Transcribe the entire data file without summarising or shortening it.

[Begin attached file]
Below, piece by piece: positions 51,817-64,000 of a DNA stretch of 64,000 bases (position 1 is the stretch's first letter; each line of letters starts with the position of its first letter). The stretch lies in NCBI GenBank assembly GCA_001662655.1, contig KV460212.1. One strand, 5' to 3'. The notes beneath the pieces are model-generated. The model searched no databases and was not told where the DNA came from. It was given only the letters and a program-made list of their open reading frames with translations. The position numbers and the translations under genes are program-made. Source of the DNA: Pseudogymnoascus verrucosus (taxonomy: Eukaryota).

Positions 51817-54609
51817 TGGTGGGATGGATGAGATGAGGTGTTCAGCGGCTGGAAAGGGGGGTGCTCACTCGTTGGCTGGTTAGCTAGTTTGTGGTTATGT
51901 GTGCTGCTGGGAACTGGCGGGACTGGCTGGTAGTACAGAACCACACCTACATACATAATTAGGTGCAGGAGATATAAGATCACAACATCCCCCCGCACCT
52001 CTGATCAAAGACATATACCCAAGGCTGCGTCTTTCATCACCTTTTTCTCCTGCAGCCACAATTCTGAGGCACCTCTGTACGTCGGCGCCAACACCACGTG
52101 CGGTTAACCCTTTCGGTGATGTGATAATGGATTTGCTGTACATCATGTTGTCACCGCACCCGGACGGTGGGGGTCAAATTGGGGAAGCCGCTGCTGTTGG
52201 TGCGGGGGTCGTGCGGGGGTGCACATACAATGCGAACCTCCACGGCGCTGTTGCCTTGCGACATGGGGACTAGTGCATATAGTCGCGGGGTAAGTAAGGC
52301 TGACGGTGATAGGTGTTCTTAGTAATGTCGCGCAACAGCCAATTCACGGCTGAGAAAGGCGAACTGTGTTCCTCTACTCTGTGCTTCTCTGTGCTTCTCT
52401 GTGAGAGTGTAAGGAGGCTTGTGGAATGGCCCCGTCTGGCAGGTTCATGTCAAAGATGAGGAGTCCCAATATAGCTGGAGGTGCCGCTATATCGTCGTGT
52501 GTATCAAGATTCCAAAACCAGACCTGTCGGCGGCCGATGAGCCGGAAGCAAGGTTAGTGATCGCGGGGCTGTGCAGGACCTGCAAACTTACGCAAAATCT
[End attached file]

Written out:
Below, piece by piece: positions 51,817-64,000 of a DNA stretch of 64,000 bases (position 1 is the stretch's first letter; each line of letters starts with the position of its first letter). The stretch lies in NCBI GenBank assembly GCA_001662655.1, contig KV460212.1. One strand, 5' to 3'. The notes beneath the pieces are model-generated. The model searched no databases and was not told where the DNA came from. It was given only the letters and a program-made list of their open reading frames with translations. The position numbers and the translations under genes are program-made. Source of the DNA: Pseudogymnoascus verrucosus (taxonomy: Eukaryota).

Positions 51817-54609
51817 TGGTGGGATGGATGAGATGAGGTGTTCAGCGGCTGGAAAGGGGGGTGCTCACTCGTTGGCTGGTTAGCTAGTTTGTGGTTATGT
51901 GTGCTGCTGGGAACTGGCGGGACTGGCTGGTAGTACAGAACCACACCTACATACATAATTAGGTGCAGGAGATATAAGATCACAACATCCCCCCGCACCT
52001 CTGATCAAAGACATATACCCAAGGCTGCGTCTTTCATCACCTTTTTCTCCTGCAGCCACAATTCTGAGGCACCTCTGTACGTCGGCGCCAACACCACGTG
52101 CGGTTAACCCTTTCGGTGATGTGATAATGGATTTGCTGTACATCATGTTGTCACCGCACCCGGACGGTGGGGGTCAAATTGGGGAAGCCGCTGCTGTTGG
52201 TGCGGGGGTCGTGCGGGGGTGCACATACAATGCGAACCTCCACGGCGCTGTTGCCTTGCGACATGGGGACTAGTGCATATAGTCGCGGGGTAAGTAAGGC
52301 TGACGGTGATAGGTGTTCTTAGTAATGTCGCGCAACAGCCAATTCACGGCTGAGAAAGGCGAACTGTGTTCCTCTACTCTGTGCTTCTCTGTGCTTCTCT
52401 GTGAGAGTGTAAGGAGGCTTGTGGAATGGCCCCGTCTGGCAGGTTCATGTCAAAGATGAGGAGTCCCAATATAGCTGGAGGTGCCGCTATATCGTCGTGT
52501 GTATCAAGATTCCAAAACCAGACCTGTCGGCGGCCGATGAGCCGGAAGCAAGGTTAGTGATCGCGGGGCTGTGCAGGACCTGCAAACTTACGCAAAATCT